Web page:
The research appears in the Dec. 8 issue of the Journal of the American Chemical Society. It suggests that the white blood cells, which were incubated in dilute solutions of nanotubes, treated the nanotubes as they would other extracellular particles actively ingesting them and sealing them off inside chambers known as phagosomes.
"Our goal in doing the experiment was both to learn how the biological function of the cells was affected by the nanotubes and to see if the fluorescent properties of the nanotubes would change inside a living cell," said lead researcher Bruce Weisman, professor of chemistry at Rice. "On the first point, we found no adverse effects on the cells, and on the second, we found that the nanotubes retained their unique optical properties, which allowed us to use a specialized microscope tuned to the near-infrared to pinpoint their locations within the cells."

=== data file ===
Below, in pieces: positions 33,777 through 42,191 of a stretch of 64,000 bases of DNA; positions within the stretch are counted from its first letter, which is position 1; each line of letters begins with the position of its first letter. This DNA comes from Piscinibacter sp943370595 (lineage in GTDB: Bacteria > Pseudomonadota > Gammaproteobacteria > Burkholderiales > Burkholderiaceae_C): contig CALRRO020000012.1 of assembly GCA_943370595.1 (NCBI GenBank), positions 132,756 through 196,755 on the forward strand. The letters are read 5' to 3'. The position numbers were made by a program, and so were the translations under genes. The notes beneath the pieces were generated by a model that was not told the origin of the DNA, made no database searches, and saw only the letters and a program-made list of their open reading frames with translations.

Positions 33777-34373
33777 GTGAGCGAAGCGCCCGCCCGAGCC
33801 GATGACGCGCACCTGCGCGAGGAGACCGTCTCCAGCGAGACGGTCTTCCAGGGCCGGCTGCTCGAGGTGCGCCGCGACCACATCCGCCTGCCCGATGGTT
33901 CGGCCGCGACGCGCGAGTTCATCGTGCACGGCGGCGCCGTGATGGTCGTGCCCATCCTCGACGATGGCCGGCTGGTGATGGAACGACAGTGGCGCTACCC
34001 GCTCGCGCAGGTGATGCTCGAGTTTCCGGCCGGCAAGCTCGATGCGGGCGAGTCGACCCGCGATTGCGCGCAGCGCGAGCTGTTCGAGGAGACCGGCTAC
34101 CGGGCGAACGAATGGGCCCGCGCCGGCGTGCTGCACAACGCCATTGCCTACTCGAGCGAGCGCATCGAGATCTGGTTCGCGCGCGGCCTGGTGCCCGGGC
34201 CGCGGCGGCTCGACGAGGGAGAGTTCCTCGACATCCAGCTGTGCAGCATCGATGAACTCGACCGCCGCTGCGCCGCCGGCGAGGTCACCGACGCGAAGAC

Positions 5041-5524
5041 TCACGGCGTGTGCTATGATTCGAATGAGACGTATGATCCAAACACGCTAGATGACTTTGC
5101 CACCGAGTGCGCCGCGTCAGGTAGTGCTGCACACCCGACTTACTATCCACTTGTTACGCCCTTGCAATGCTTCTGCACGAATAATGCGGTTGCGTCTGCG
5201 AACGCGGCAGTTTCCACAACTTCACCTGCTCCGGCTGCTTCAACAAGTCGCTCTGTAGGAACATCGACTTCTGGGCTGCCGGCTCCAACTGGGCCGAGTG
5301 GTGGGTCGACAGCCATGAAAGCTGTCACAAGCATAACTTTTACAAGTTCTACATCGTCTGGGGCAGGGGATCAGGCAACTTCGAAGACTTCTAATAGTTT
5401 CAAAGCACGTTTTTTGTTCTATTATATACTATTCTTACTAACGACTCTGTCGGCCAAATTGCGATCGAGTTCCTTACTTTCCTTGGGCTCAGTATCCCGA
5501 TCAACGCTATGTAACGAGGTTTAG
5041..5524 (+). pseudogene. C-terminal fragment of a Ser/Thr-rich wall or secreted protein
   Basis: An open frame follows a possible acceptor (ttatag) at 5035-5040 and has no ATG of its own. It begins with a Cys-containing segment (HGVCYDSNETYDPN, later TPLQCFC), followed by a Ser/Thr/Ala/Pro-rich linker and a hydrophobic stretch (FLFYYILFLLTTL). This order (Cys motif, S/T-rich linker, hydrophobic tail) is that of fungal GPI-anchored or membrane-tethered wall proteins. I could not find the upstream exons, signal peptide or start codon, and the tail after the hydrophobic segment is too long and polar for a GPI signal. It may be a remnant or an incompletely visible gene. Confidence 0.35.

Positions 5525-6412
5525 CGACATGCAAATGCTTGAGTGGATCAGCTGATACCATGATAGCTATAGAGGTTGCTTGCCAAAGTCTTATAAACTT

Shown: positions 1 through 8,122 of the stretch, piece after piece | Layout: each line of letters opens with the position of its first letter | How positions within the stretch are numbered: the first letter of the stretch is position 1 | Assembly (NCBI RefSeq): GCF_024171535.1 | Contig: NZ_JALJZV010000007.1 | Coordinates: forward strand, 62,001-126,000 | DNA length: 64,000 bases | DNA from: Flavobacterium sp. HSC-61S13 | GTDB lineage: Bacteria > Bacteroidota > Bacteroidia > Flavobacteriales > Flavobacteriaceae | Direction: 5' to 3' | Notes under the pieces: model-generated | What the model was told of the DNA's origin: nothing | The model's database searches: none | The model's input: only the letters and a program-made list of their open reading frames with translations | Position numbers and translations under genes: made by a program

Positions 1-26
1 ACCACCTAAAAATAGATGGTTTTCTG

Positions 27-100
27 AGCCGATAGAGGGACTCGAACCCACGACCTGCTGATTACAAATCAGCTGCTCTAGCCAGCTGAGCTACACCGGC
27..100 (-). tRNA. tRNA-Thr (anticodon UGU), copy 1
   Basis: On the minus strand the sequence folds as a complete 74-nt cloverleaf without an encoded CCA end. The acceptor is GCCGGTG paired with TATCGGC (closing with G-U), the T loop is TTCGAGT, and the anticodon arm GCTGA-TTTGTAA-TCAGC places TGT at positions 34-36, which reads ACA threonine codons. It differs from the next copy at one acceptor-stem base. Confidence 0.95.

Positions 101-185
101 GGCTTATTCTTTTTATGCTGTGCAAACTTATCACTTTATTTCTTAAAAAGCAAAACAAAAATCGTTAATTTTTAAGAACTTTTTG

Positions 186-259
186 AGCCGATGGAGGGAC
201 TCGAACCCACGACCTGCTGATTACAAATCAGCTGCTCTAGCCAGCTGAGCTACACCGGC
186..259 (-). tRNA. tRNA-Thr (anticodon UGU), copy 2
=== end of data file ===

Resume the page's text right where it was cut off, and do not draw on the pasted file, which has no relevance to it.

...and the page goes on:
The research builds upon Weisman's groundbreaking 2002 discovery that each of the dozens of varieties of semiconducting, single-walled carbon nanotubes (SWNTs) emits its own unique fluorescent signature.
The new findings suggest that SWNTs might be valuable biological imaging agents, in part because SWNTs fluoresce in the near-infrared portion of the spectrum, at wavelengths not normally emitted by biological tissues. This may allow light from even a handful of nanotubes to be selectively detected from within the body.
Carbon nanotubes are cylinders of carbon atoms that measure about one nanometer, or one-billionth of a meter, in diameter. They are larger than a molecule of water, but are about
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